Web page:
Retired publisher Susan Ryeland is living the good life. She is running a small hotel on a Greek island with her long-term boyfriend Andreas. It should be everything she's always wanted. And then the Trehearnes come to stay. The strange and mysterious story they tell, about an unfortunate murder that took place on the same day and in the same hotel in which their daughter was married, fascinates Susan and piques her editor’s instincts.
Mr. Horowitz (like his creation Alan Conway) enlivens his pages with wordplay, anagrams and jokes that often double as clues. To borrow a make-believe blurb from Atticus Pünd Takes the Case: 'I love a whodunnit with a real sucker punch and, boy, this absolutely delivers.'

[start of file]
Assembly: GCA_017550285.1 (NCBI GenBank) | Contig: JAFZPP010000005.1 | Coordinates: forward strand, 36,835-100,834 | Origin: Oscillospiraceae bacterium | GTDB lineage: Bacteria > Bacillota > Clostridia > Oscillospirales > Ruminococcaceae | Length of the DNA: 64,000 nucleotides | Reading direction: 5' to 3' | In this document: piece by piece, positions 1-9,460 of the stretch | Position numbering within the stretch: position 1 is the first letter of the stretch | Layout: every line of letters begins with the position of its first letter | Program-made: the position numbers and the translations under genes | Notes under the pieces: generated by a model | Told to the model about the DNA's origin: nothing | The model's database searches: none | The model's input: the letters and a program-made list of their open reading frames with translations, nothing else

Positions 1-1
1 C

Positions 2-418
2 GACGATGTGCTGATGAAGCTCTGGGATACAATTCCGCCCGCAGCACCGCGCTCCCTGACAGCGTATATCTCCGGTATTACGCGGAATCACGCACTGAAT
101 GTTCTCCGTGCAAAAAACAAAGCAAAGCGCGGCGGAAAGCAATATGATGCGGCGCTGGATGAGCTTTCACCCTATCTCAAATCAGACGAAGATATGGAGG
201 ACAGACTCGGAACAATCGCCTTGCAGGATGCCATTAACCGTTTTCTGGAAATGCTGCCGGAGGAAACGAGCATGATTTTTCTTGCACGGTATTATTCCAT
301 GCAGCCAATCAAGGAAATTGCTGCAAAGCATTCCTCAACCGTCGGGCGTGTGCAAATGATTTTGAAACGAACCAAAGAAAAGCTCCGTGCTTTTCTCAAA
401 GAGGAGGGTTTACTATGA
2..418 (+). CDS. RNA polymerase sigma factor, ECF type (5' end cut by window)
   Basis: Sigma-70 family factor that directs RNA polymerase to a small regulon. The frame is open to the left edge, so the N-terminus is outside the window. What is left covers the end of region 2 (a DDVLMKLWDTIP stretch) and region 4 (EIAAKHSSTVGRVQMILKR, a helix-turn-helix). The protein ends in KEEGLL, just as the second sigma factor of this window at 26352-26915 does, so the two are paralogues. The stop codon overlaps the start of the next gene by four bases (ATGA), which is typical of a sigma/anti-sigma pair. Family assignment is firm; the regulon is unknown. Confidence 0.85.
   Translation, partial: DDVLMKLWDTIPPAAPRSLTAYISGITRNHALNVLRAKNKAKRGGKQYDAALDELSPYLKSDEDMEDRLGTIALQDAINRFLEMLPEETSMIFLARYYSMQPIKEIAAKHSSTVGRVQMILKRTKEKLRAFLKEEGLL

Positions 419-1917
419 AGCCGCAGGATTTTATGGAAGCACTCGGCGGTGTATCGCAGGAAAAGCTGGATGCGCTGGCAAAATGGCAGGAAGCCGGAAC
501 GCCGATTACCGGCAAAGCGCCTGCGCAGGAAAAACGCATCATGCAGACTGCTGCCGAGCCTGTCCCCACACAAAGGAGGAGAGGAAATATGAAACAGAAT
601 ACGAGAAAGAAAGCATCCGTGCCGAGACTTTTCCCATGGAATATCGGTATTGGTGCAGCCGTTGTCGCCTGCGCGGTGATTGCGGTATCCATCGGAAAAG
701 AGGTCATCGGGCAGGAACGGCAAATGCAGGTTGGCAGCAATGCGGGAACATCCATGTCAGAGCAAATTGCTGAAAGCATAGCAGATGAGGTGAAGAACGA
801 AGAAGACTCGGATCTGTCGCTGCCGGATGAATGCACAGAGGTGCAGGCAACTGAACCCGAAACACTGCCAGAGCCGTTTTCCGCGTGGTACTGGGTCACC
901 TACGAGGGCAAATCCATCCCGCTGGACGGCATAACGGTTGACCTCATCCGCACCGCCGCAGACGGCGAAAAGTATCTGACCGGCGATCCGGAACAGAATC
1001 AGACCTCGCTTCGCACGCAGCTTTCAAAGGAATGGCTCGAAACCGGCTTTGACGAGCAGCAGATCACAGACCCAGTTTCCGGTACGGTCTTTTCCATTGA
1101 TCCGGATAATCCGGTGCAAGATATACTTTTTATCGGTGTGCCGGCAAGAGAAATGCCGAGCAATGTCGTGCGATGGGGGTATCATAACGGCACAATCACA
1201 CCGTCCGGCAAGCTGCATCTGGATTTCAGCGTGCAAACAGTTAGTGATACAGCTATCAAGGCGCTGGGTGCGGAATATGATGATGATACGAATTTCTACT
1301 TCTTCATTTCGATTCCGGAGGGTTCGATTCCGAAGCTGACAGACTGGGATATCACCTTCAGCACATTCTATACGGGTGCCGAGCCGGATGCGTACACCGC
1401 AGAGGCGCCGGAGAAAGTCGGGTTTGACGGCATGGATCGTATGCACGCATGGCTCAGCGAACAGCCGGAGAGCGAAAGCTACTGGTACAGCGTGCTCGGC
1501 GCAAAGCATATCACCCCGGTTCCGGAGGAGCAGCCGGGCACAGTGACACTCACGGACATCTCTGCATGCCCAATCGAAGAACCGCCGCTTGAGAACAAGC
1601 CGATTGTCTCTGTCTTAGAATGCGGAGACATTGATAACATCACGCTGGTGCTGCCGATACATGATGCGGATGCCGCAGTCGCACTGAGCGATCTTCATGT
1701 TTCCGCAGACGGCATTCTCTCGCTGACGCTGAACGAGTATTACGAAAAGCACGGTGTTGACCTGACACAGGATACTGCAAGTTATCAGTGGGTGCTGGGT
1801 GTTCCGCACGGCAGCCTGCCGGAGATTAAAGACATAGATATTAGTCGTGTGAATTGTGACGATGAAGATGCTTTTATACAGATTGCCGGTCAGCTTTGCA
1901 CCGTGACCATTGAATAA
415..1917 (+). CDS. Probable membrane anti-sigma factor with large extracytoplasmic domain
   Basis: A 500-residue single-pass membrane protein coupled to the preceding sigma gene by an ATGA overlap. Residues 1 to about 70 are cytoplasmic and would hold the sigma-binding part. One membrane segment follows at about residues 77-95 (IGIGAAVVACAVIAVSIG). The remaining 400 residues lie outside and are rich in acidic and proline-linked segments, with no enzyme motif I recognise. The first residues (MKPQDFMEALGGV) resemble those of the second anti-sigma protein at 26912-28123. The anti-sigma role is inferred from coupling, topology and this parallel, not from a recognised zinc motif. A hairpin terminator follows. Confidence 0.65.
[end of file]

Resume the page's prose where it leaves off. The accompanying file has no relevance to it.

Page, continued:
... anyone seeking a few evenings’ respite from the emotional roller-coaster of last week’s election need look no further ... To begin with, you’ll get two books for the price of one. Quite literally ... If all this sounds dizzyingly postmodern, it is and it isn’t. Horowitz’s plotting certainly rivals that of Ruth Rendell’s notoriously complex Barbara Vine mysteries, yet his prose moves along as briskly as that of Dick Francis at his best. Moreover, the whole metafictional twistiness of his current work — The Word Is Murder includes Anthony Horowitz himself as a major character — actually carries on from the gamelike nature of Golden Age whodunitry ... Horowitz showcases a cleverness and finesse that even Dame Agatha might envy. Moonflower Murders resembles a super Mobius strip, interlacing multiple degrees and levels of fictiveness.
... masterly ... Horowitz, who matches a baffling puzzle with a sympathetic, flawed lead, has never been better at surprising the reader and playing fair. This is a flawless update of classic golden age whodunits.